In Making his plea Monday night, Mike Minton of the Great Bend Bombers youth baseball organization, wanted the Great Bend City Council to step up to the plate for youth baseball and softball teams in the community.
He urged the city to install artificial turf at the Great Bend Sports Complex. The goal would be to make the city more competitive in attracting tournaments to town, while providing safer fields that are less susceptible to having games rained out.
“I’m here to talk about progress,” Minton said. “If you are not growing, you’re dying.”
However, city officials said they would have to study the issue and get commitments from the Great Bend Recreation Commission and USD 428. City Administrator Kendal Francis has a meeting planned Aug. 29 with officials from both entities.
“There’s a whole lot more to go,” Councilman Cory Urban said. “But the wheels are turning one way or another.”
“There’s got to be some commitments in writing before we move forward,” Mayor Joe Andrasek said. He’s supportive of improvements, adding there are some other projects also needed at the complex and there must be some more discussion on where to go next.
Making the case
Minton, who started as a teacher and coach in Great Bend 25 years ago, said much has been done to improve Great Bend. But more needs to be done to keep moving forward and attract people to come to the community.
“I want to continue to see the city of Great Bend grow,” said Minton, whose wife coaches softball at Great Bend High School and whose kids are active in sports as well. “I am here tonight to ask the City Council to approve funding for turf at the complex.”
Minton was joined by young ball players and other coaches who filled the council chambers. All were present to back his proposal.
“This will allow us something to bring outsiders to Great Bend potentially more than a dozen times per year,” he said. “Something as simple as turf on a few fields that make us different from other communities can keep people wanting to come back to our city.”
He said he wants these visitors to spend their money in local motels, restaurants and gas stations. This impact can be huge, since these teams travel with many family members in tow.
It’s not just the Bombers, he said. The Quicksilver youth softball team, along with the American Legion baseball teams and the Rec Commission, are in the same boat.
“We can build something here,” he said. “I want to see a community that is growing and is known for its summertime fun and activities while bringing in the outside dollars.”
With 40 or more teams typically taking part in a tournament, plus coaches and fans, he estimated conservatively 15,000 visitors from April through July. The economic impact could easily exceed $500,000.
“Will it happen the first year?” he said. “No, it won’t happen the first year.”
But,in a year or two, he knows it will become a big deal.
Councilwoman Jolene Biggs seconded the need for economic development. With it becoming increasingly challenging to bring new businesses to town, Great Bend must do what it can to generate business traffic.
But, it’s about more than money, Minton said.
Turf is important because people want to come and play on the best, he said. They want to know there will be limited games canceled due to rain.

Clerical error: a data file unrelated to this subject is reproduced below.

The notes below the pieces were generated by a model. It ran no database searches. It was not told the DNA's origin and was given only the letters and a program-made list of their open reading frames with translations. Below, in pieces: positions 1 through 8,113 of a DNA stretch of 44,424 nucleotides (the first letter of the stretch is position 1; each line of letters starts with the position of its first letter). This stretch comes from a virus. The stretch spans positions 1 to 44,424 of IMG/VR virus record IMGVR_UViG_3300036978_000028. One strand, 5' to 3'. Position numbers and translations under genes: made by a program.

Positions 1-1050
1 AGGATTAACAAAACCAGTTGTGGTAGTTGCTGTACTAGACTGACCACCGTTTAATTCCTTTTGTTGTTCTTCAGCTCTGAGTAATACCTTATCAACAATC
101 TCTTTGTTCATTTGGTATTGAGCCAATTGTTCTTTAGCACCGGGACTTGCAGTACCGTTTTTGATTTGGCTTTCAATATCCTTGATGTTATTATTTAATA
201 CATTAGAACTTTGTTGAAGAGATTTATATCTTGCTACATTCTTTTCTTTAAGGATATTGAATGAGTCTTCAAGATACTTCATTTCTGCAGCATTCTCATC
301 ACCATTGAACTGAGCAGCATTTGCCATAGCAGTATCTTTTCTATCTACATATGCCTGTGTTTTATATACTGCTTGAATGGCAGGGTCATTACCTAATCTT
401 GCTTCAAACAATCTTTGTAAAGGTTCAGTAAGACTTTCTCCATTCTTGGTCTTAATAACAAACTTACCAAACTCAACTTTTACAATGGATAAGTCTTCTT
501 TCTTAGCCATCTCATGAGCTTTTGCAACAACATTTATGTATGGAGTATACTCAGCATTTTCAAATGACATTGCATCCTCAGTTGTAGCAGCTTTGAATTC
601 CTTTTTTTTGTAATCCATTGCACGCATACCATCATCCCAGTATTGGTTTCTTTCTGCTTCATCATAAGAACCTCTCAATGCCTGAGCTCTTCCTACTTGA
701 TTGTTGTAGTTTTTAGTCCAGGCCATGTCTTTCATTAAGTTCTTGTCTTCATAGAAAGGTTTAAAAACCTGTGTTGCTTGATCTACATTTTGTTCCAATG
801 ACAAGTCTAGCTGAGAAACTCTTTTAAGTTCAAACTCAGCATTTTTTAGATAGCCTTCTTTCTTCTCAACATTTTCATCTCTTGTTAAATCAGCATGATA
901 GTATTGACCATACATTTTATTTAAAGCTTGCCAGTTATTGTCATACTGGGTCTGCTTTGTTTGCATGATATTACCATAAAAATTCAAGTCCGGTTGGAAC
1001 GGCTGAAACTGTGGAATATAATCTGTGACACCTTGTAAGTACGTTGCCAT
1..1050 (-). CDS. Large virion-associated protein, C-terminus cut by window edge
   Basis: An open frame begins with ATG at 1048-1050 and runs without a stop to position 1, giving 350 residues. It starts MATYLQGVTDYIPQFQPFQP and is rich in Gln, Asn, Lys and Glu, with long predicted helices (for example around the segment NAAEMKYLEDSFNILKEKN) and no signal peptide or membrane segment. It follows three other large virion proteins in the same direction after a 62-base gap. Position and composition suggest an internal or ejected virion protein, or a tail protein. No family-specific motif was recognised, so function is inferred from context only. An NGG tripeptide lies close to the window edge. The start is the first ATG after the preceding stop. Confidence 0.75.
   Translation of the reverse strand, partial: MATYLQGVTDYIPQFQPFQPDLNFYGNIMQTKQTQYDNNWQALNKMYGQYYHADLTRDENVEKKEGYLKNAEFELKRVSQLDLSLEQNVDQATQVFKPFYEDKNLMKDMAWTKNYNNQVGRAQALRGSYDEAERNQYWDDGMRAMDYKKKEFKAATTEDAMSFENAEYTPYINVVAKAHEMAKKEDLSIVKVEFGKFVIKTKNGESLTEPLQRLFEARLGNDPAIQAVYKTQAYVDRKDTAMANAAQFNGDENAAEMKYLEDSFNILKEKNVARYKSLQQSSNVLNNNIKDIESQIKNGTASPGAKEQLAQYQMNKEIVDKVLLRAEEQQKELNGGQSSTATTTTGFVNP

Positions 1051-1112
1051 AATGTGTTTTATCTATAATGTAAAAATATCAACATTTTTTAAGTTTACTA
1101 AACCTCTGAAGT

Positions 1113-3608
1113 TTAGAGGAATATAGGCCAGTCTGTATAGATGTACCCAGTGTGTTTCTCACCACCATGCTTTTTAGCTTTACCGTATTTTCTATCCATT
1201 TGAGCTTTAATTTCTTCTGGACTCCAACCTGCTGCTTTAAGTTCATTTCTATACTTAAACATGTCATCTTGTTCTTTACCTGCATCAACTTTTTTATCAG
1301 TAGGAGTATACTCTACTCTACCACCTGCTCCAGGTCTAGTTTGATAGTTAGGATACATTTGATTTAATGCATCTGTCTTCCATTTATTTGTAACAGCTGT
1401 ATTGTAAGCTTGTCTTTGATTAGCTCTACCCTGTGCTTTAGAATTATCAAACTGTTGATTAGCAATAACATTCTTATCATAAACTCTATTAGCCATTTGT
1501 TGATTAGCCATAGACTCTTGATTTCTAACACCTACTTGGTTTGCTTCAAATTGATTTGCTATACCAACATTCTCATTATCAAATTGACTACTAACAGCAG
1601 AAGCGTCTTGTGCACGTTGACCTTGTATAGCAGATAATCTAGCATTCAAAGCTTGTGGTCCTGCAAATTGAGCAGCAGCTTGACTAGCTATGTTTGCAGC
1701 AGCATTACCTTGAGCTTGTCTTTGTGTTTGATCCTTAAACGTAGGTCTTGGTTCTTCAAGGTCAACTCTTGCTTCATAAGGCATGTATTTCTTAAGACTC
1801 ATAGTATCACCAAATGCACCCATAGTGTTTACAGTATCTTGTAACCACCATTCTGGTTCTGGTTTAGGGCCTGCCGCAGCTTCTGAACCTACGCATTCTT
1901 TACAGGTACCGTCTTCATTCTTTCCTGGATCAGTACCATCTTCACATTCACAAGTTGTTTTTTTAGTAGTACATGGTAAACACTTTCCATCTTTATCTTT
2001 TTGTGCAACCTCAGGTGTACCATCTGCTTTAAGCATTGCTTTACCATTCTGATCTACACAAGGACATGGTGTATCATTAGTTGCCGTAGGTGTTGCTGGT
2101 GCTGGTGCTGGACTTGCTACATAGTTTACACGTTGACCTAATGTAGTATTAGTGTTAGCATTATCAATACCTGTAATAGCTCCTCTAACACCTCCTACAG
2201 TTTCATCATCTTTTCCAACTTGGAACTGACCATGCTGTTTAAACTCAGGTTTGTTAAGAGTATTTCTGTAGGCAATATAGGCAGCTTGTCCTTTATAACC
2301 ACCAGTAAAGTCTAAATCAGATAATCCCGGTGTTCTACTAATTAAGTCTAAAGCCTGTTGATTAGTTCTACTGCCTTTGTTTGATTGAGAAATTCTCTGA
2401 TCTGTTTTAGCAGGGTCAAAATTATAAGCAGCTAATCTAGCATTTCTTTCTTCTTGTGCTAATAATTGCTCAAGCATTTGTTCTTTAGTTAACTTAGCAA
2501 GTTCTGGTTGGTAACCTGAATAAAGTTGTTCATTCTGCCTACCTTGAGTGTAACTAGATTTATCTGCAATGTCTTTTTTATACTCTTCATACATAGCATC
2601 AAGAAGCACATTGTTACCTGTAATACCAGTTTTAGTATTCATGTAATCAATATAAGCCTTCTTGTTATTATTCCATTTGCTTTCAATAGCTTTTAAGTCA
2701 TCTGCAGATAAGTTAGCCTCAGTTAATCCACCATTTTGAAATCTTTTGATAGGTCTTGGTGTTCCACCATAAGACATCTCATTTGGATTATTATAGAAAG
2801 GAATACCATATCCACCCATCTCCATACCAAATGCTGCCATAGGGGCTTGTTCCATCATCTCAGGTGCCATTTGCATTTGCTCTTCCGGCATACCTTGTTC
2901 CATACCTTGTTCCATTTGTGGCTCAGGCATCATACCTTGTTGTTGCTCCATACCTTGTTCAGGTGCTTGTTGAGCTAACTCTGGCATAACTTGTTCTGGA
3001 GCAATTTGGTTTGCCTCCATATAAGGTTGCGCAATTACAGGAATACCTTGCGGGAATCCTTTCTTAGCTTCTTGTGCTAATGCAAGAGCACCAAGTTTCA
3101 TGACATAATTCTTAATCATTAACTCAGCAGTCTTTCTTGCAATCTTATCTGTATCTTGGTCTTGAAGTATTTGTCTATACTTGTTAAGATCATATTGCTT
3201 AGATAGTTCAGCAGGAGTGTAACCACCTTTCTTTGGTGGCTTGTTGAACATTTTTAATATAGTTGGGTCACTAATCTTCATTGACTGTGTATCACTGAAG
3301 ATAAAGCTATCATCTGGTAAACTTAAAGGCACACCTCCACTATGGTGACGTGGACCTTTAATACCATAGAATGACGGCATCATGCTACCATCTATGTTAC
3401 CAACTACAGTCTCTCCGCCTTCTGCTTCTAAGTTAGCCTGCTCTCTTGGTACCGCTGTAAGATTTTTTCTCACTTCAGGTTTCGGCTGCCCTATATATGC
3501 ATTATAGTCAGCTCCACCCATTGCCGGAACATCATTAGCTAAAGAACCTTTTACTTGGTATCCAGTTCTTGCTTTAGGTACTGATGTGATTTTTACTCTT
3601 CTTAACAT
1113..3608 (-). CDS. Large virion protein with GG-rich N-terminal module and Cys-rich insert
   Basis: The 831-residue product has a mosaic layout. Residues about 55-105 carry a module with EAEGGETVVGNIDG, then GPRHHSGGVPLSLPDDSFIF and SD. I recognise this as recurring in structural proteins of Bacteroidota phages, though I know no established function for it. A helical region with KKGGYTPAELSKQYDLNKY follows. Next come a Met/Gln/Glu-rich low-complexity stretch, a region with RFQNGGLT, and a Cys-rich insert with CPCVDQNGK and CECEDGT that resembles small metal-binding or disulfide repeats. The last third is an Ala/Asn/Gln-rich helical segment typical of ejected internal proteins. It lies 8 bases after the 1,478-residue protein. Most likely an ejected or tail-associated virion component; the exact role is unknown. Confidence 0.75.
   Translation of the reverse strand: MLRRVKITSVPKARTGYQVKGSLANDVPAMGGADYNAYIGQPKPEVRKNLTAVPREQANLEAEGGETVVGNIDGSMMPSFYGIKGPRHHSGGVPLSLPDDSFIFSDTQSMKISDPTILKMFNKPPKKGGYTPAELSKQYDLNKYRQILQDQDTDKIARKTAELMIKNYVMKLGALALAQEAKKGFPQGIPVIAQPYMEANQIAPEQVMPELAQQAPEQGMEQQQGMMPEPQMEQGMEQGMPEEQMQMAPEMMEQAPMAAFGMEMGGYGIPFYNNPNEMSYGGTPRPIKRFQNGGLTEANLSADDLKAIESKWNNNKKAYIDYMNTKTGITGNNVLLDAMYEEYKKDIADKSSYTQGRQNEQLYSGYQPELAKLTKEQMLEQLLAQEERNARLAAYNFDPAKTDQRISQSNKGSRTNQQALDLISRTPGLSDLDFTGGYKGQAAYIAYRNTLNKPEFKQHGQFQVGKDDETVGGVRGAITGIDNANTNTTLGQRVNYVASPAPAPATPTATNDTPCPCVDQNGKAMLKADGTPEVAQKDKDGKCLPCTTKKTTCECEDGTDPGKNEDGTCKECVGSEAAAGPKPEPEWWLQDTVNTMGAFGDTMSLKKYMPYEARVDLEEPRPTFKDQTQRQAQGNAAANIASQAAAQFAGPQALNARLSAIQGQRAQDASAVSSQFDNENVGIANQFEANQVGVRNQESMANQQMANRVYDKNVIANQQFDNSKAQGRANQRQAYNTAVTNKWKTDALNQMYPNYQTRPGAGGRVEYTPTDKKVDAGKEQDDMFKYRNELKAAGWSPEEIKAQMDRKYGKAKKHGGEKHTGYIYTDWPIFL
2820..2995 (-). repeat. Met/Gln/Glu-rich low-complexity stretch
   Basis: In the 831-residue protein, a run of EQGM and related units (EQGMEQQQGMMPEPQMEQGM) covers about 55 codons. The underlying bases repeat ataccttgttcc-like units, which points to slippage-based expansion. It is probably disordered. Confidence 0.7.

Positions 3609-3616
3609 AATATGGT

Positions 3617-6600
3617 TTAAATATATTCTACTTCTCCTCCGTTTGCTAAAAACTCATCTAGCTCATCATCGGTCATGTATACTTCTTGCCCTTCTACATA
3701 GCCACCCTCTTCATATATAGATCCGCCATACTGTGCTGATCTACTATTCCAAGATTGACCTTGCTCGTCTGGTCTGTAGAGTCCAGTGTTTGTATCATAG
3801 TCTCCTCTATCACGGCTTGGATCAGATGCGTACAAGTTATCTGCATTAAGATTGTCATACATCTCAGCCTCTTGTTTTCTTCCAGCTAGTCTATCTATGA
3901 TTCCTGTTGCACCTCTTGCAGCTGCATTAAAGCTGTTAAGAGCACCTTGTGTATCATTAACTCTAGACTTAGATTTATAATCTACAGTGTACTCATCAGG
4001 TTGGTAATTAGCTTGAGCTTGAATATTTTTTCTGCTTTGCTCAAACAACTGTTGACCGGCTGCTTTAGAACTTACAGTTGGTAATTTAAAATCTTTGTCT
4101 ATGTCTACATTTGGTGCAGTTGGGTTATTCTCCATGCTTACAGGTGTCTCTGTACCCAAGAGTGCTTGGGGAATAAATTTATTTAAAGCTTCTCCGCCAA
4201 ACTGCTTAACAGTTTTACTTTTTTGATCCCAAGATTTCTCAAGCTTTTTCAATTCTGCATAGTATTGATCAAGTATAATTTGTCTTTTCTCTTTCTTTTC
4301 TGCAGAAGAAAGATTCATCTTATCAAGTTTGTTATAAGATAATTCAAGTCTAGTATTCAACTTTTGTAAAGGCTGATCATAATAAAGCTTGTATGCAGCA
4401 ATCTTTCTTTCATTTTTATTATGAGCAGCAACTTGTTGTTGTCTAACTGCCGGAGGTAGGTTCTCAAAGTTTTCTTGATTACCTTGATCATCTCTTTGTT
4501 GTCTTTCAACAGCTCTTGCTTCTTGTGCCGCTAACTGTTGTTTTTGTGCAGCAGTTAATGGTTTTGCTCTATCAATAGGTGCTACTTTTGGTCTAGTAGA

This applies not only to youth programs, he said. State and regional high school and colleges utilize the complex as well, programs that may move to other venues that have turfed fields.
“We’re going to lose those if we don’t do something different,” he said. “They will go someplace else.”
Turf is also safer for players, limiting ball hops. There is also less maintenance required.
A great facility
“Our Sports Complex is fantastic,” Minton said. He praised city officials for the vision in creating it, and for their service to the community.
“However, the unfortunate thing is that if we want to keep people coming, we’ve got to do it,” he said of the turf. “We are giving ourselves a chance to keep all the organizations excited about coming here.”
Minton, who is the former GBHS softball coach, said his wife Carrie now coaches the team. High school kids also expect and deserve more.
“We need to provide them the best facilities possible,” he said. “Let’s take the next step.
“I challenge each of you to go out and take a tour of all of our ball fields,” he said. The city has a lot of fields and they all deserve to be maintained.
Veterans Memorial Park and Harms Field were all nice at one time. Now, he said that is not the case.
“We haven’t taken care of what we have and I have a concern about the complex,” Minton said. “We need to take care of these facilities for years and years to come.”
With all the youth baseball and softball teams that call Great Bend home, he said they hope for and expect some support from civic leaders.
“We do have a lot of support on this,” Minton said.
Turf can last 10-15 years, but the actual lifespan is hard to determine and depends of use, Minton said. Discussion Monday never covered what turfing the fields would cost.
The complex was initially designed for grass fields. It would have to be redesigned for turf, which could be used on just the infield, infield and outfield, on the pitchers mound or other options.
Turf is not maintenance-free, but can be easily patched if necessary.
“It’s very advantageous for the high school programs,” said Randy Beck, GBHS baseball coach.
Great Bend and Liberal are the only two schools of the five in the Western Athletic Conference that don’t have turfed fields, since Hays, Garden City and Dodge City do. Beck said GBHS players are put at a “competitive disadvantage” when it comes to practicing on an artificial surface.
I’m here to talk about progress. If you are not growing, you’re dying.Mike Minton, president of the Great Bend Bombers youth baseball organization